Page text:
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The Great White Shark Theory About Murderers

For some reason people think great white sharks plod around the ocean looking for opportunistic people to swallow. That would make them lazy bastards, at best. They’re apex predators, but they do prefer seals. You need a very hungry shark. Or, more likely, a mistaken shark. It prefers real food, not you. The same mistaken paradigm surrounds convicted murderers and the crime of murder.

It appears a lot of people have the idea that people who have murdered and served time for murder are opportunistically cruising the World looking for victims. A vulnerable person here, a homeless person there; something like a kleptomaniac left alone with a friend’s purse. There is an implied compulsion in that stereotype.

I hate to break this to you all, but in the vast majority of cases convicted murderers are less exciting. It just rarely happens that way and when it does the World should be shocked, just not overly shocked. Human beings, on the whole, can be total arseholes to each other and everything around us. Sometimes more than once. But it still doesn’t mean murderers are pathologically driven to take lives with abandon.

Part of the problem where this misconception appears is a twofold one where (a) humans stereotype and bias towards those stereotypes to simplify the World around us, and (b) the media hangs certain stories on pre-existing hooks. We all love stories about serial killers (don’t say you haven’t watched those films without enjoyment). We all love vicarious juicy stories, crime stories, detective stories. They keep us awake at night and fascinate our family viewing hours with something very close to what I’d call murder porn.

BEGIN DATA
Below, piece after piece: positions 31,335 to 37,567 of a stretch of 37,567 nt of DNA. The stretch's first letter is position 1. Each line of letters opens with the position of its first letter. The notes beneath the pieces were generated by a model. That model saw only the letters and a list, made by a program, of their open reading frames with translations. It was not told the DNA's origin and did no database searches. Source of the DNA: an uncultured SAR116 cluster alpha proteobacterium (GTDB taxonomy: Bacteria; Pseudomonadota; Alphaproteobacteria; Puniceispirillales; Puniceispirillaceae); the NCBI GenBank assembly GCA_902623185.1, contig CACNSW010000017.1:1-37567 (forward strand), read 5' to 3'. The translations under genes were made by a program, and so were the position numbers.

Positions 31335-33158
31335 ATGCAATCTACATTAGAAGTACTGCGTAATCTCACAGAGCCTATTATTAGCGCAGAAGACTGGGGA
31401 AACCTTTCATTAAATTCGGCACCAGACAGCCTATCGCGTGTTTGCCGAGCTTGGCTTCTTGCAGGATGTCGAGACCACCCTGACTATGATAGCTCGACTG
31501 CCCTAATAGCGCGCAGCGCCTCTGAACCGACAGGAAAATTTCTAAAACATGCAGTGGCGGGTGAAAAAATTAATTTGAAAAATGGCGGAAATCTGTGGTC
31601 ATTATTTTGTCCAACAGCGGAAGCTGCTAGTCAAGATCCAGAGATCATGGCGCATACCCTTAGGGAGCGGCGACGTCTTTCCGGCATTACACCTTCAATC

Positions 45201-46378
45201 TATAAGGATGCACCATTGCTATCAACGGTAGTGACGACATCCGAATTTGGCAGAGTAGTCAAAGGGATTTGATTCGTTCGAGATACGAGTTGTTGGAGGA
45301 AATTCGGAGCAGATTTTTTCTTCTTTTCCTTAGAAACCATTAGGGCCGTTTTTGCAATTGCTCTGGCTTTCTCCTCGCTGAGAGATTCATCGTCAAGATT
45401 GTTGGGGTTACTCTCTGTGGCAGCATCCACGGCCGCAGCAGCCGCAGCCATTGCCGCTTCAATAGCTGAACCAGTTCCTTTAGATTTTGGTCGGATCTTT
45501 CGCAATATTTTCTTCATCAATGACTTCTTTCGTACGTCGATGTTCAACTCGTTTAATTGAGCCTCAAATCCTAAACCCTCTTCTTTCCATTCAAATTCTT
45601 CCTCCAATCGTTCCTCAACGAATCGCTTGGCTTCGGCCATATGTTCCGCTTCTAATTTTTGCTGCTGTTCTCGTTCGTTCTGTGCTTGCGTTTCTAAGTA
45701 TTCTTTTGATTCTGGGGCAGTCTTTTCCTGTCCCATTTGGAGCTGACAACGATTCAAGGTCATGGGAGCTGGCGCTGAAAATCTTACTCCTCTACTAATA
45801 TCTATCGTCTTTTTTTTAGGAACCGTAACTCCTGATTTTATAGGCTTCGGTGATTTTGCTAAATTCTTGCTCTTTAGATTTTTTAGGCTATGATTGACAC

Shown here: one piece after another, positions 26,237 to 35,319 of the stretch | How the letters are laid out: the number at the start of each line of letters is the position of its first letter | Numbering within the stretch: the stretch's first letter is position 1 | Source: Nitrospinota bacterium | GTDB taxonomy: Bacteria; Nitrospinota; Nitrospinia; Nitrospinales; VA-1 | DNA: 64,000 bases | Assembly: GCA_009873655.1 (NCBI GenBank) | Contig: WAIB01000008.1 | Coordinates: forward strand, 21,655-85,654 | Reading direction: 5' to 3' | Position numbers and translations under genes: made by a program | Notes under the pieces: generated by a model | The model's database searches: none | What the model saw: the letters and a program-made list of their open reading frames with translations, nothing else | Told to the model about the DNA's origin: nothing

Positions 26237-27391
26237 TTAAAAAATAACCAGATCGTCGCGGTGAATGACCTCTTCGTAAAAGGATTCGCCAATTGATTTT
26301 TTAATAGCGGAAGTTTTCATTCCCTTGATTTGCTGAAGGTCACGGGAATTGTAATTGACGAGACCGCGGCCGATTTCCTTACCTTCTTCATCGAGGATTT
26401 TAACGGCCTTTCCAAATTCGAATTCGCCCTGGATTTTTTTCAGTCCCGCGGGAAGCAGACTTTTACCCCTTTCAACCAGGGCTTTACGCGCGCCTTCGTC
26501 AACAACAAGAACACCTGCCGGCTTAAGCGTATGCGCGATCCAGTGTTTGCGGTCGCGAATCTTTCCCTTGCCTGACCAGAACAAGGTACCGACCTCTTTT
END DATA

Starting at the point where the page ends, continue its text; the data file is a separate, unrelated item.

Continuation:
I really do feel sorry for the great white sharks out there in the ocean. If someone spots one there’s a news story about this apex predator and everybody leaves the water immediately. I don’t know why, I grew up close to seal colonies where they feed. They never ate us once. Not a bite. We’re not seals. Nearly every shark is never spotted. How’s that for a news story? Nearly every shark never touches a human at all. They just don’t care enough to lower their standards.

Perhaps we need to slow down the tropes in our lives around large hungry sharks and compulsive murderers. Yes, they exist. But in such scarcity that you’re unlikely to even know they were passing.

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About the Author

Steven Clark Steven Clark - the stand up guy on this site

My name is Steven Clark (aka nortypig) and I live in Southern Tasmania. I have an MBA (Specialisation) and a Bachelor of Computing from the University of Tasmania. I'm a photographer making pictures with film. A web developer for money. A business consultant for fun. A journalist on paper. Dreams of owning the World. Idea champion. Paradox. Life partner to Megan.

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